17 DESIGNING THE 14 TH STREET TUNNELS  DISPUTES CLAUSE Disputes Review Board (DRB) Contracting Officer final decision Board of Contract Appeals

18 BIDDING AND PERFORMANCE

19 BIDDING THE CONTRACT  SEALED BID METHOD  WINNING BIDDER: KISKA-KAJIMA Joint venture of two experienced tunnel contractors Both new to DC area Award amount: $42.9 million including estimated quantity items and safety incentive Immediately submitted VECP - closed-face mining with one-pass liners

20 PERFORMANCE HIGHLIGHTS  SLOW START-UP  OBSERVATIONAL SYSTEM NOT FOLLOWED  DIFFICULTIES PREPARING AND MAINTAINING MINING EQUIPMENT  WMATA GEOLOGIST MAPS TUNNEL FACE  EXTENSIVE SURFACE SUBSIDENCE DETECTION EQUIPMENT

21 LITIGATION U.S. District Court U.S. Court of Appeals United States Supreme Court

22 U.S. DISTRICT COURT DISTRICT OF COLUMBIA LITIGATION

23 U.S. DISTRICT COURT  DEMANDED $44 MILLION ON FIVE CLAIM THEORIES Including fraud and breach of contract All “outside the contract”  DEMANDED TRIAL BY JURY  NEW TO WMATA Never accused of fraud before Never tried contract case before jury or in District Court

24 U.S. DISTRICT COURT  WMATA’S MOTION TO DISMISS For failure to exhaust contract remedies Dressed-up contract claims KiSKA-Kajima argued that it had no remedy through contract disputes provisions Court considered for six months, and sided with KiSKA-Kajima

25  NO CONSIDERATION BY DRB OR BOARD OF CONTRACT APPEALS Panel expertise Project knowledge; construction knowledge  STRATEGY CHANGES Less detail WMATA must file motions aimed at eliminating claims Exhibits must tell story Witnesses  HIRED OUTSIDE FIRM AS LEAD COUNSEL U.S. DISTRICT COURT

26  DISCOVERY Approximately one year Thousands of documents Dozens of depositions  E.G. DOCUMENTS Superseded tunnel alternative reports Letter from design team: worried about liability during construction Edited geotechnical report 300-well estimate U.S. DISTRICT COURT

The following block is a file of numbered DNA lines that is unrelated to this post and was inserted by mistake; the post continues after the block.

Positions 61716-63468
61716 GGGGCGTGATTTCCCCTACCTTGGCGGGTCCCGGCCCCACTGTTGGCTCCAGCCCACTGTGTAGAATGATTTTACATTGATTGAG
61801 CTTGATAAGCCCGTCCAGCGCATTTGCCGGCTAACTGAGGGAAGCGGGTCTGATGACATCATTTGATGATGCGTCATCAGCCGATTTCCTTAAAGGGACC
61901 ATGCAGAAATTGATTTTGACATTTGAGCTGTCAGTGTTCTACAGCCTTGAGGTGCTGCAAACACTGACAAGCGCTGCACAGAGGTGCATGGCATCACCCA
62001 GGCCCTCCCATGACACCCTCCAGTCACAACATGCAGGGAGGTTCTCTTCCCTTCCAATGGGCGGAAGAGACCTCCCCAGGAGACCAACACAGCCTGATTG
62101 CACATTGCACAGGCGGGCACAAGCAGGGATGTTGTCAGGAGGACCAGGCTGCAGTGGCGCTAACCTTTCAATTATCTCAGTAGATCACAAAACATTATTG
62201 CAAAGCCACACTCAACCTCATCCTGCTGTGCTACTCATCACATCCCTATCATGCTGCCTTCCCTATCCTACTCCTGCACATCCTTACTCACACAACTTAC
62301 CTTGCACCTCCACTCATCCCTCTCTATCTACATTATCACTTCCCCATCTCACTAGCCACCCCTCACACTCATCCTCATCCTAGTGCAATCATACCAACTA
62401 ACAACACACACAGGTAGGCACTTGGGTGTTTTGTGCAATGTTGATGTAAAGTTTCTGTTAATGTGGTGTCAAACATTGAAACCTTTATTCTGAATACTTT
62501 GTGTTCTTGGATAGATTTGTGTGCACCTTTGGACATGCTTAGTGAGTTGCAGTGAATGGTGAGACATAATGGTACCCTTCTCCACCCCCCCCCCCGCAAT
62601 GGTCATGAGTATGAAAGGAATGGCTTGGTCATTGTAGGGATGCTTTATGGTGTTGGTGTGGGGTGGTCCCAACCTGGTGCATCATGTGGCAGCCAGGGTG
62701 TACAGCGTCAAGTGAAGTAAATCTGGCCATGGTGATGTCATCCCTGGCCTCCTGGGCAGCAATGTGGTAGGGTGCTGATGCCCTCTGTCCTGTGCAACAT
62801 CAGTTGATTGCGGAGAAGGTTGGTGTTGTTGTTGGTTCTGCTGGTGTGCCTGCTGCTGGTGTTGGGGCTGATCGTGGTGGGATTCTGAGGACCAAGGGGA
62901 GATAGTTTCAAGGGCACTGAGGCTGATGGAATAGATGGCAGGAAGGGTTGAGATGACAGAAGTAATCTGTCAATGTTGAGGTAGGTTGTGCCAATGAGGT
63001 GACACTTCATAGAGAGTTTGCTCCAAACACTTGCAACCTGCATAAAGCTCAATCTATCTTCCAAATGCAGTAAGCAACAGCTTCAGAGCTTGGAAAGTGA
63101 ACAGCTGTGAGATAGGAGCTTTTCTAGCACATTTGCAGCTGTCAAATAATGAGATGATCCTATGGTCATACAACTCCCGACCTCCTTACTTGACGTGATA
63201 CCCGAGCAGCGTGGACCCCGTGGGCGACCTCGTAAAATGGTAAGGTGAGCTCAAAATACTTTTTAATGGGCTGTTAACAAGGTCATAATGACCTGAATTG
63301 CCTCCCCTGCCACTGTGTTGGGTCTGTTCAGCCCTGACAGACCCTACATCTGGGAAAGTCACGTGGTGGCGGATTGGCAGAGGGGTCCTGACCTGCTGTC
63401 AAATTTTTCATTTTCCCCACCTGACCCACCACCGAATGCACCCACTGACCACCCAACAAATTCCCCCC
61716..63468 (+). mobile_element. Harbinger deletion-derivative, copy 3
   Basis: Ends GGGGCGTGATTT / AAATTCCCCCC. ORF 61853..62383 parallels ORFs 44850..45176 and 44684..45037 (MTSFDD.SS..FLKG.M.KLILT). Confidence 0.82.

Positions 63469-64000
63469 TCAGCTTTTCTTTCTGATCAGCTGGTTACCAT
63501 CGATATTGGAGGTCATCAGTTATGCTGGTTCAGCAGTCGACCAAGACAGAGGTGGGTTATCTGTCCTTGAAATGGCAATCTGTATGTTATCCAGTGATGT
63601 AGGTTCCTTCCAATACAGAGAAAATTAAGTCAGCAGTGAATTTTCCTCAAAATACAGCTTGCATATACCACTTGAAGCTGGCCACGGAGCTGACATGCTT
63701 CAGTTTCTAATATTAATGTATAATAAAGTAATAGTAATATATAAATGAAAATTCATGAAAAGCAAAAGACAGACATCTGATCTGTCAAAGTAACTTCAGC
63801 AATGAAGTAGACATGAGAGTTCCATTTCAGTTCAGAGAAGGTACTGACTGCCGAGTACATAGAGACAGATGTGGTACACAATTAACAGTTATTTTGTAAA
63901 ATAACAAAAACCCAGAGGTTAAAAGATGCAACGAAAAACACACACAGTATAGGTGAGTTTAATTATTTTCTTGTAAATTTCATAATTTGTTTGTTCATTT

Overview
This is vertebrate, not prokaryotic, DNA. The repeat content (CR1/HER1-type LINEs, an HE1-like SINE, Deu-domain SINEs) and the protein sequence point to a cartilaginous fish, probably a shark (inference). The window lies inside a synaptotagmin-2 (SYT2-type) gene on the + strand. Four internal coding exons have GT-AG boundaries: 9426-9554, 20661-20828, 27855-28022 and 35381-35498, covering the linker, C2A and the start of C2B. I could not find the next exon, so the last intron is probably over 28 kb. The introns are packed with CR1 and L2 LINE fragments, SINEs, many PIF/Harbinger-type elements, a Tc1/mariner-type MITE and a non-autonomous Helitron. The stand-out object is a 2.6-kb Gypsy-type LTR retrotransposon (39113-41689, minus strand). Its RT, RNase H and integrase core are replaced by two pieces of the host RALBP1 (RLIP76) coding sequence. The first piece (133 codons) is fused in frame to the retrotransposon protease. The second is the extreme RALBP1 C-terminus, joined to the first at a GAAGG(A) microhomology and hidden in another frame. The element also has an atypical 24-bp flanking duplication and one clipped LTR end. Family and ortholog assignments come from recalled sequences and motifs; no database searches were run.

27  MOTIONS TO ELIMINATE MISPRESENTATION CLAIMS – SOVEREIGN IMMUNITY Sovereign Immunity – without consent, state cannot be sued WMATA has not consented to non-contract suits related to discretionary decisions One type of discretionary decision: Design –Example: Noise level of trains –Example: Omitted steel beam Court agreed that decisions regarding mining, dewatering and other construction methods were protected by design immunity Misrepresentation counts thrown out Hollow victory: KiSKA-Kajima permitted to bring all of the same evidence in support of remaining claims U.S. DISTRICT COURT

28  MOTIONS TO EXCLUDE CERTAIN EVIDENCE Example: Dewatering specification KiSKA-Kajima argued “2 feet below invert” was a guarantee for dry mining conditions WMATA argued that read as a whole, specifications warned that mining could encounter wet conditions Court held that it was ambiguous and jury should determine its meaning U.S. DISTRICT COURT

29 LITIGATION - U.S. DISTRICT COURT TRIAL

30  JURY IMPANELED 8 members, plus 4 alternates The passing of juror no. 2  CORPORATE REPRESENTATIVE Contractor choose assistant project manager for 14 th Street WMATA choose assistant project manager for entire Mid-E line

31 TRIAL  BATTLE OF THEMES Contractor’s theme: WMATA purposefully duped innocent contractor into underbidding contract through massive conspiracy involving designers, their subcontractors and hundreds of WMATA employees WMATA’s theme: Experienced tunnel contractors agreed to build tunnels for $42 million and now want another $44 million

32 TRIAL  TECHNOLOGY COURTROOM Both paper and electronic exhibits could be displayed and manipulated Large-flat panel screen plus small displays for judge, attorneys and jury Real-time transcript KiSKA-Kajima took full advantage of, including 3D animation WMATA chose lower-tech. approach

33 TRIAL  TRIAL BEGAN JANUARY 22, 2001 – KEY WITNESSES KiSKA-Kajima key witnesses were managers and experts WMATA’s key witnesses were field personnel and managers  CLOSING ARGUMENTS FEBRUARY 20  VERDICT DELIVERED MARCH 5 Unanimous verdict  MOTION FOR NEW TRIAL DENIED

34 LITIGATION – FIRST APPEAL U.S. COURT OF APPEALS FOR THE D.C. CIRCUIT

35 U.S. COURT OF APPEALS  D.C. CIRCUIT IS ONE OF THIRTEEN CIRCUITS NATIONALLY  FIRST APPEAL IS A MATTER OF RIGHT  KISKA-KAJIMA HIRED KEN STARR Recognized it was futile to argue jury verdict was incorrect Concentrated on court’s legal decisions: granting motions dismissing claims and leaving interpretation of dewatering specification up to jury